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WhitServe sues Apple over patent infringement

Non-practicing entity WhitServe is taking Apple to court for allegedly infringing upon a file viewing patent (opens in new tab).

The LLC claims that Apple's Quick Look function, which debuted in 2007 on Mac OS X 10.5 Leopard and now features on all current Macs, breaches its US Patent No. 7,921,139 (opens in new tab).

The patent, entitled "System for sequentially opening and displaying files in a directory," covers software able to open and close files in a near full-view mode. Quick Look enables Apple users to view the contents of folders without having to open them.

However, WhitServe's software, unlike Apple's, additionally allows users to view multiple files and edit them. WhitServe claims to licence the software to a variety of unnamed firms.

According to the complaint, the "harm to WhitServe resulting from the infringing acts of Apple is irreparable, continuing [and] not fully compensable by money damages."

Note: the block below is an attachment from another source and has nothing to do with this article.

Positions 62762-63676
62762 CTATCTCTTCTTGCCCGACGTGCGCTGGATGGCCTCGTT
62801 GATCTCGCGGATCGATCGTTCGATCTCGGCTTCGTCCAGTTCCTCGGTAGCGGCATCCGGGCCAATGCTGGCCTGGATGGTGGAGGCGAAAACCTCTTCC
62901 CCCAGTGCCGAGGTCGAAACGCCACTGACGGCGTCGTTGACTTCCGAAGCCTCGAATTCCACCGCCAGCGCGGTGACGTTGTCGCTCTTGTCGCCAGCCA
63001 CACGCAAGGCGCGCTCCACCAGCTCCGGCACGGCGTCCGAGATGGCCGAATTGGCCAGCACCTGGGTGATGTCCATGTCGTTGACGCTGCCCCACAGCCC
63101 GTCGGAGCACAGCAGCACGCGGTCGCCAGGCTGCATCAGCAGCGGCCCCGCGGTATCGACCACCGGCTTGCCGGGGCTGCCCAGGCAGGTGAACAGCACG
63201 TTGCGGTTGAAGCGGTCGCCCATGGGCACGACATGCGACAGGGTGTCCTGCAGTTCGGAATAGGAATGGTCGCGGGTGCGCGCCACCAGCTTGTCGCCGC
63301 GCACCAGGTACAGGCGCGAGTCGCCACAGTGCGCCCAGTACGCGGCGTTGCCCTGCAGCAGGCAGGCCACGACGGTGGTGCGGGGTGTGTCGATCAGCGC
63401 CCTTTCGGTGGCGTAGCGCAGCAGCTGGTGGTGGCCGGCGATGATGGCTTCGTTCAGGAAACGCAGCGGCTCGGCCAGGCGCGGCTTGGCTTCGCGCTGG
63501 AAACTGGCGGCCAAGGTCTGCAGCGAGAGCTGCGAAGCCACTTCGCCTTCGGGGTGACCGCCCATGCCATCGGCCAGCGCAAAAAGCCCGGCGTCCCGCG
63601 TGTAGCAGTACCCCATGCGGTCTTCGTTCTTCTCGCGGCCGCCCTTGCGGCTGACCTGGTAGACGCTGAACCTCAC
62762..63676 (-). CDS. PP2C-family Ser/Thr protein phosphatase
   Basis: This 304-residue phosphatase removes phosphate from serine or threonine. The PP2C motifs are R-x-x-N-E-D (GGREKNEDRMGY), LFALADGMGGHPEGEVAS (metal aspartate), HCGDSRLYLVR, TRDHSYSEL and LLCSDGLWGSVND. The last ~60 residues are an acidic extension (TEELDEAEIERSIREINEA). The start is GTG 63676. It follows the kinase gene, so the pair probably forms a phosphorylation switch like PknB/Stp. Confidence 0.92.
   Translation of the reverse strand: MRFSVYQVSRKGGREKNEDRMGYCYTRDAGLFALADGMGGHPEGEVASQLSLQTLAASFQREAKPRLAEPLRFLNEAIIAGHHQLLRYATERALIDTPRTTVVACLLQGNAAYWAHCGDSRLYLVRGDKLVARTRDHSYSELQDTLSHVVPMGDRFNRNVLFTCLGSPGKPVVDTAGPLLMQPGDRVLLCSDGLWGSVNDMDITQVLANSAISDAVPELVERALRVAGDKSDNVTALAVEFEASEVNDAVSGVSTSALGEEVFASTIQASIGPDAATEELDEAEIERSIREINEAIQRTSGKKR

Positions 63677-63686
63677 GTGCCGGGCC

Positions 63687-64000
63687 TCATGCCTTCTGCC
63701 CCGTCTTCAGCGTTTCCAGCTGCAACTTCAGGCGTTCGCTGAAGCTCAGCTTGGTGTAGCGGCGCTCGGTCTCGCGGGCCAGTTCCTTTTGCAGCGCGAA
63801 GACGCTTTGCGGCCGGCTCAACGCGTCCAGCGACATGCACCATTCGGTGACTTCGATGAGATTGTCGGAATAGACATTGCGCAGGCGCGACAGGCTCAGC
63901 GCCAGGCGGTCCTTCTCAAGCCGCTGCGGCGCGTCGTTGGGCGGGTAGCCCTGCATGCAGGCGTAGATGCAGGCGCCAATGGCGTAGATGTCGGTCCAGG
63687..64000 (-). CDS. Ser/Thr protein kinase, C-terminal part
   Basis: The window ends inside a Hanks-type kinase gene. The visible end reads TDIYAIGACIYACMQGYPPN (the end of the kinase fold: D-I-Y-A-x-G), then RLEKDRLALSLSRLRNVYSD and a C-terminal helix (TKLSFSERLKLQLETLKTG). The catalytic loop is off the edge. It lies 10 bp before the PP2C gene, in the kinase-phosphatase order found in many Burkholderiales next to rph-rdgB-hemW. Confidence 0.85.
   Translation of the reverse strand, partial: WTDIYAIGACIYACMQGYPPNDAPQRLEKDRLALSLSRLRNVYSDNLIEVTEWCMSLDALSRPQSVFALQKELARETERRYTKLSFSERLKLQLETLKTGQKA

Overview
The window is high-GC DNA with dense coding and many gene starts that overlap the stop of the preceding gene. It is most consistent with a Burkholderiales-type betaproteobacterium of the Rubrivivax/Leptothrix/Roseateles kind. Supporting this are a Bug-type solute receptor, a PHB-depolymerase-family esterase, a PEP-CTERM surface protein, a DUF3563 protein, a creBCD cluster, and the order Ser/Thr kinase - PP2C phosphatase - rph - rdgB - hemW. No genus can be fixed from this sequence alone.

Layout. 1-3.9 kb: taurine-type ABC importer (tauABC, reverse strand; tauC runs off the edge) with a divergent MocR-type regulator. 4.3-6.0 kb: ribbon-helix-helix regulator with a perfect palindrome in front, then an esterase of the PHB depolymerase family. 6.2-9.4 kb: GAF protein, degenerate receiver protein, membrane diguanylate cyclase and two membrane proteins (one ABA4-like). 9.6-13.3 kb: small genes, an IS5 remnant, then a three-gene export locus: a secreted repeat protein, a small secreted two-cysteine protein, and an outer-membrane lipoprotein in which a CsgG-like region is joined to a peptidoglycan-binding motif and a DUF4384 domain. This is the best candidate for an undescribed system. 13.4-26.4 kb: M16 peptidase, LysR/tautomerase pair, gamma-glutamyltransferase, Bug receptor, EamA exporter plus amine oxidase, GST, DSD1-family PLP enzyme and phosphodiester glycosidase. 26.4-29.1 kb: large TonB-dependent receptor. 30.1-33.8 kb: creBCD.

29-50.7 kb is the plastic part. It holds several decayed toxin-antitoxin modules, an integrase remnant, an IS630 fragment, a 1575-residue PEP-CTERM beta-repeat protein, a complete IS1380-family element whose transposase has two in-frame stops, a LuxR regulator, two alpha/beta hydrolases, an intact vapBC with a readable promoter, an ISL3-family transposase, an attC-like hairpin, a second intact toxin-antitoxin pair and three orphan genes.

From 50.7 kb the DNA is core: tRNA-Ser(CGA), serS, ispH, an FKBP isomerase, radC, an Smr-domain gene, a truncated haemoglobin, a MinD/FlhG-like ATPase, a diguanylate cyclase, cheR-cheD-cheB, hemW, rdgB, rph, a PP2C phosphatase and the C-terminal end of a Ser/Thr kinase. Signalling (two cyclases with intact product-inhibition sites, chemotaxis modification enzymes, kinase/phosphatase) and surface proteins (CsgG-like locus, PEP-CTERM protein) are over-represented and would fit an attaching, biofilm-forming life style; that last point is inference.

WhitServe is therefore pursuing a "preliminary and permanent" injunction against the Cupertino company, in addition to damages and court fees.

WhitServe's application for the patent in question was submitted in 2006, but only granted on 5 April 2011.

This is the latest in a long line of patent issues experienced by Apple in recent months, and comes hot on the heels of the UK judgement on the Samsung/Apple case (opens in new tab).

Aatif is a freelance copywriter and journalist based in the UK. He’s written about technology, science and politics for publications including Gizmodo, The Independent, Trusted Reviews, Newsweek, and ITProPortal.